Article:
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IndexedDB, a Look Transaction Performance

Posted on:August 8, 2022 at 03:33 PM
IndexedDB, a Look Transaction Performance


I’ve been working on a webapp, which will support offline access. So, after fetching data from the network, I save it to a local store on the client. In my first request, I was saving just over 600 records, and undoubtedly, the app will need to scale many times more than that.


In this case, I’m saving records to IndexedDB and as a proper database, it supports transactions. That means the ability to group multiple operations, and if one fails, to roll them all back and leave the db in a pre-failed state, cleanly. That ability, while advantageous, can negatively affect performance.

One aspect which I always wondered about was how indexedDB “auto” commits transactions. Here’s a great article on how it works and why. Basically the agent/browser will auto-commit when there is no way for the transaction to transition from inactive to active state. This is most commonly an occurrence when there are no remaining callbacks tied to a previous get/put request.

You might ask why “auto” commit rather than calling commit explicitly. As the previous article explains, it is to prevent devs from leaving transactions open or holding them open too long. So initially IndexedDB shipped with only auto-commit, no explicit way to call commit. Later that happened, and as mentioned, “auto” commit will stay.

Knowing the overhead of transactions, and being worried about the initial batch of writes, in to the thousands, I looked for a way to write all the records at once, a putAll method. I was surprised not to find a method like that, though a sister “getAll” method existed.


After some digging, I found a way to make 1 vs 1000 transaction performance is fairly similar. The improved performance is related to relaxing the “atomic” nature of transactions which I mentioned earlier. If you are certain that your operations are independent from each other, you can explicitly set your transaction object “durability” to relaxed via a property with the same name.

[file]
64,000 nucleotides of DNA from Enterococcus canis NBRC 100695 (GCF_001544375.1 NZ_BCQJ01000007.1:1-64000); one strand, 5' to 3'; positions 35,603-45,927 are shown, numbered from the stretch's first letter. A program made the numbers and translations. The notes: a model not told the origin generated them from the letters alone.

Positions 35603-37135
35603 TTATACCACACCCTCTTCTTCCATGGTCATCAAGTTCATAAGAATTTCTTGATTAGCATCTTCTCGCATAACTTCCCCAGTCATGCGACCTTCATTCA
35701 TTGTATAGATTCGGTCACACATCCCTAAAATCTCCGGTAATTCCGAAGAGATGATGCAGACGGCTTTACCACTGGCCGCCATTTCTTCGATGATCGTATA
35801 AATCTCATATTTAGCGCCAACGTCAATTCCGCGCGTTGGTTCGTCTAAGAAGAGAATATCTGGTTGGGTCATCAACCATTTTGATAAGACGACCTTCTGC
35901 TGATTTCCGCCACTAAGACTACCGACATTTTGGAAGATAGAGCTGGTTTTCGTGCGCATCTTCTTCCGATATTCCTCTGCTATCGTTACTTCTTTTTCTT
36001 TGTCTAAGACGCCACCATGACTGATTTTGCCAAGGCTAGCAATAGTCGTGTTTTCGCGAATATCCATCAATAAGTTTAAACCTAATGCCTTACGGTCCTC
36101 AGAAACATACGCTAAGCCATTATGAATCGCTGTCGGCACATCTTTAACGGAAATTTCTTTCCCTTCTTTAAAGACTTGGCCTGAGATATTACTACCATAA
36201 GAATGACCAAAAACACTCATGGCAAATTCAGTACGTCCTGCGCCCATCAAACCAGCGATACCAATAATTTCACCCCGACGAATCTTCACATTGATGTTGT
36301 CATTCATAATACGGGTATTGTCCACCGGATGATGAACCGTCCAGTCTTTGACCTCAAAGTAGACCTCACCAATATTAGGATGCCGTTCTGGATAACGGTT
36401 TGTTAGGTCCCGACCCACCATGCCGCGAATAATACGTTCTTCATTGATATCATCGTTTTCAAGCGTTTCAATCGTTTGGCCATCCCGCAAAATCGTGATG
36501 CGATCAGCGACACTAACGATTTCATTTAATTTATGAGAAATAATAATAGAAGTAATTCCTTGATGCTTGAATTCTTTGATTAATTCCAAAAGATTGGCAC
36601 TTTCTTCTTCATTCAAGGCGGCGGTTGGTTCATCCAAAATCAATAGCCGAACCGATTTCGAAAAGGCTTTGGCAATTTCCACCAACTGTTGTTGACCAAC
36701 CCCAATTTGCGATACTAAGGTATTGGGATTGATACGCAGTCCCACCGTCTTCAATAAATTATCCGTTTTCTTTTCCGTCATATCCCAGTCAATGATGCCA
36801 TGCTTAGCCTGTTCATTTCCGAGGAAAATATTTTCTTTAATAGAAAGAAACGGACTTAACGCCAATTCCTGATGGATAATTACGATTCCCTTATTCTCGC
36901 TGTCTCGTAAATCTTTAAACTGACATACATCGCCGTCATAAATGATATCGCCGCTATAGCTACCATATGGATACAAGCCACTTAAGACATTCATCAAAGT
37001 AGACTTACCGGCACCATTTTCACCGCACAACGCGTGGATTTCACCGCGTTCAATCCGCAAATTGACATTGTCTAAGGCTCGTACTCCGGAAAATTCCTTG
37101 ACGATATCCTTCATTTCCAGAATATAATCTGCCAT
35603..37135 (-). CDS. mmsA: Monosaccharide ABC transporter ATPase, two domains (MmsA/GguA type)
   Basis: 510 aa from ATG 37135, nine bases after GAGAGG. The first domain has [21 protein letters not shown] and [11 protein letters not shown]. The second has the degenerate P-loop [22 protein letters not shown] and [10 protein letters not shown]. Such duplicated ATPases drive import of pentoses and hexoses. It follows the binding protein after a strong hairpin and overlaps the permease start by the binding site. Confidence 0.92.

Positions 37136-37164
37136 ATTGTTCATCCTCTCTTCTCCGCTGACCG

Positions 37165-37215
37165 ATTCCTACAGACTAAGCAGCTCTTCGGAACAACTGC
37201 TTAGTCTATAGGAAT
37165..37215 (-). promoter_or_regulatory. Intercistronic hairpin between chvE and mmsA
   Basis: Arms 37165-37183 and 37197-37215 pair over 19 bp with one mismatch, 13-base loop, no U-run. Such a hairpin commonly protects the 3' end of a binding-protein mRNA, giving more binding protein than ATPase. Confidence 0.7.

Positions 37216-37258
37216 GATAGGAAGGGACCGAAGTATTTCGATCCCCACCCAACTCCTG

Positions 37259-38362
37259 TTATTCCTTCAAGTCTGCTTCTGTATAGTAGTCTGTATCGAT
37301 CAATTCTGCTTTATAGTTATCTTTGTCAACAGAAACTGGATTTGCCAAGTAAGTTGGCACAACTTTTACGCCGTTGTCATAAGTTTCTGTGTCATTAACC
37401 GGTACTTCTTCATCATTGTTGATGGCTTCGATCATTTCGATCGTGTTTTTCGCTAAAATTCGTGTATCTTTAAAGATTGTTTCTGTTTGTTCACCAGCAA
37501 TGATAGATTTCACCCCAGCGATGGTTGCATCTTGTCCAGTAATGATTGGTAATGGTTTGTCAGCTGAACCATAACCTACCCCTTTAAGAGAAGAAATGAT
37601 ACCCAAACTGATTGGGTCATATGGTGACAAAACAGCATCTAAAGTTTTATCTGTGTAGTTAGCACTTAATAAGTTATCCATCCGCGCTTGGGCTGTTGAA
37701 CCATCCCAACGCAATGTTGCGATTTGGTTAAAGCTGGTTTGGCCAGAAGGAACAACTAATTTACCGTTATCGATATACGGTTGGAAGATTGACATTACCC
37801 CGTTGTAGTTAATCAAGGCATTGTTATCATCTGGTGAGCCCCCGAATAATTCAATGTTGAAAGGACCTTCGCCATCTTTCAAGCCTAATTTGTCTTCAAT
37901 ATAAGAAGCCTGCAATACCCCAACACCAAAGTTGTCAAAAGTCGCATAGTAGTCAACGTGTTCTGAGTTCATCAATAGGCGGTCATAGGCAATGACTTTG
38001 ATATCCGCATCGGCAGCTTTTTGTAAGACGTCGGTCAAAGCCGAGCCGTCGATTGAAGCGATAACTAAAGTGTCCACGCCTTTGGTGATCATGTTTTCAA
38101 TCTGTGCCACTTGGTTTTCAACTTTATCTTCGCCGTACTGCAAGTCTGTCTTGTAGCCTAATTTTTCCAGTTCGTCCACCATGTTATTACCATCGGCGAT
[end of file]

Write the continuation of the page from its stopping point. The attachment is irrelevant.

db.transaction(‘customers’, ‘readwrite’, { durability: ‘relaxed’ })


This will make a signification performance increase. Check out these results, each is processing the same number of total records:

Default results with a data size of 100k, split over various batch chunks.

Batch SizeTime
In the extreme case, 1 huge transaction vs 10k smaller ones for the same amount of data, the difference is 344% faster.

Here are the results with the “relaxed” durability explicitly set:

Batch SizeTime
In this case, the same 1 huge vs 10k smaller, yields a difference of only 7%.

No surprise the idea to implement putAll was dropped by the Chromium developers, since due to “relaxed” durability it’s unnecessary.

Sample Test Code

Below is modified test code based on a script from the Chromium team.

<!doctype html>
<meta charset="utf-8" />
<title>IndexedDB population performance test</title>

<pre id="console"></pre>

  'use strict';
  const testRelaxed = false;
  function consoleLog(message) {
    const console = document.getElementById('console');
    console.innerText = console.innerText + message + "\\r\\n";

  function createTestData() {
    const data = \[\];
    for (let i = 0; i < 100000; i++)
      data.push({ id: i, value: Math.random() });
    return data;
  const kTestData = createTestData();

  function createDb(db_name) {
    return new Promise((resolve, reject) => {
      const request =;
      request.onblocked = reject;
      request.onerror = reject;
      request.onupgradeneeded = () => {
        const db = request.result;
        db.createObjectStore('customers', { keyPath: 'id' });
      request.onsuccess = () => {
        const db = request.result;

  function deleteDb(db_name) {
    return new Promise((resolve, reject) => {
      const request = indexedDB.deleteDatabase(db_name);
      request.onsuccess = resolve;
      request.onerror = reject;
      request.onblocked = reject;

  function writeData(db, data, start, count) {
    return new Promise((resolve, reject) => {
    //  const transaction = db.transaction('customers', 'readwrite',
    //                                     { durability: 'relaxed' });
      const transaction = db.transaction('customers', 'readwrite', (testRelaxed)?{ durability: 'relaxed' }:{});

      const store = transaction.objectStore('customers');
      for (let i = 0; i < count; ++i)
        store.put(data\[start + i\]);
      if (transaction.commit)

      transaction.oncomplete = resolve;
      transaction.onerror = reject;
      transaction.onblocked = reject;

  async function testRun(db_name, batch_size) {
    const db = await createDb(db_name);
    const start_time =;
    for (let i = 0; i < kTestData.length; i += batch_size) {
      await writeData(db, kTestData, i, batch_size);
    const end_time =;
    await deleteDb(db_name);

    consoleLog("Batch size: "+ batch_size+" Time: "+ end_time - start_time);

  async function runAllTests() {
    await testRun('test1', 100);
    await testRun('test2', 1000);
    await testRun('test3', 10000);
    await testRun('test4', 100000);